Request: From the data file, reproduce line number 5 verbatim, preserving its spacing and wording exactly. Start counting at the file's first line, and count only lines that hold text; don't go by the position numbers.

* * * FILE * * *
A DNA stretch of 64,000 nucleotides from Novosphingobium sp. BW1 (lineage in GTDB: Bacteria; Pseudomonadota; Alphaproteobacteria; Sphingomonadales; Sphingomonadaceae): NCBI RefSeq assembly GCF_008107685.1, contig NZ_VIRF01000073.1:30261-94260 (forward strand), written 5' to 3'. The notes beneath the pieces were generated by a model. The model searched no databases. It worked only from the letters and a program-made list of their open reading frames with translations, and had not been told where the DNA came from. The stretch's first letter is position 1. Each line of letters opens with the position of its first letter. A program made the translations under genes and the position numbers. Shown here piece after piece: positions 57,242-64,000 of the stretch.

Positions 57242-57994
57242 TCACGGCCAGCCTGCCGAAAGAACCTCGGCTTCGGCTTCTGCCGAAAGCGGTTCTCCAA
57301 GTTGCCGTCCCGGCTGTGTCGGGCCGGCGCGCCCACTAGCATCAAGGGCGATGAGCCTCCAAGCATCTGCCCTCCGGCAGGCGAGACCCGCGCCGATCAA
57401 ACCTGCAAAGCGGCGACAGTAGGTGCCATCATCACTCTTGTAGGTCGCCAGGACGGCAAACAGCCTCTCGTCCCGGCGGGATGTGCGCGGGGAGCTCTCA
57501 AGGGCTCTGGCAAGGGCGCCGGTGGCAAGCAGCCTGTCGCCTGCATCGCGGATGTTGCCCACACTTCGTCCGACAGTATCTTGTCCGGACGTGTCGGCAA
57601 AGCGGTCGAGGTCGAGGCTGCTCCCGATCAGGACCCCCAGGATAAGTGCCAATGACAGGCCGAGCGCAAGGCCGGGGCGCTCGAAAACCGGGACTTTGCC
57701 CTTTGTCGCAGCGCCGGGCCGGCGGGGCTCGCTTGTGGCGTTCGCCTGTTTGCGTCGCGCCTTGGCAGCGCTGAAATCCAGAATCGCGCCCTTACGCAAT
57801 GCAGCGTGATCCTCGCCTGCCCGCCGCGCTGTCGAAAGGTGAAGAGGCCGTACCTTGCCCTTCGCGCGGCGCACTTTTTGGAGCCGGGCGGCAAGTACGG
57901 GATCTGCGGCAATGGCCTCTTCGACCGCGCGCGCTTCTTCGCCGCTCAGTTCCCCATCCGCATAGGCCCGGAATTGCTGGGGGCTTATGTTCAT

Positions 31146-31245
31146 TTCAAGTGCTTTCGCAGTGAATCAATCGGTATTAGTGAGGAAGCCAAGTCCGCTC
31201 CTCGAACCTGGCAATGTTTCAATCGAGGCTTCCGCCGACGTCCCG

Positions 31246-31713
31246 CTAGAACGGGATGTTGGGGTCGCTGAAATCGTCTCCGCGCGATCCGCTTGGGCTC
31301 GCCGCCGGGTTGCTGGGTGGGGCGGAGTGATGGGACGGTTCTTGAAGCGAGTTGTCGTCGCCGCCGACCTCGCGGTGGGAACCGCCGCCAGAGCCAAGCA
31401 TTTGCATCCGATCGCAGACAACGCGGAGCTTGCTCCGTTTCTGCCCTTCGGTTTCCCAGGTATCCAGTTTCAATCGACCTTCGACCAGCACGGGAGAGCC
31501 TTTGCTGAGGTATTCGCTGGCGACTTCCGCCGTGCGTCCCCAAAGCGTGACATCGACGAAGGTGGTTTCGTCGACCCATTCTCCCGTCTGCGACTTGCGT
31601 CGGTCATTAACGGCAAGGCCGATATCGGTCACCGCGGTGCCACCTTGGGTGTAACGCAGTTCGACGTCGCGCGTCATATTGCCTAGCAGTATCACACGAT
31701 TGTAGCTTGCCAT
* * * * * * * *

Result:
57401 ACCTGCAAAGCGGCGACAGTAGGTGCCATCATCACTCTTGTAGGTCGCCAGGACGGCAAACAGCCTCTCGTCCCGGCGGGATGTGCGCGGGGAGCTCTCA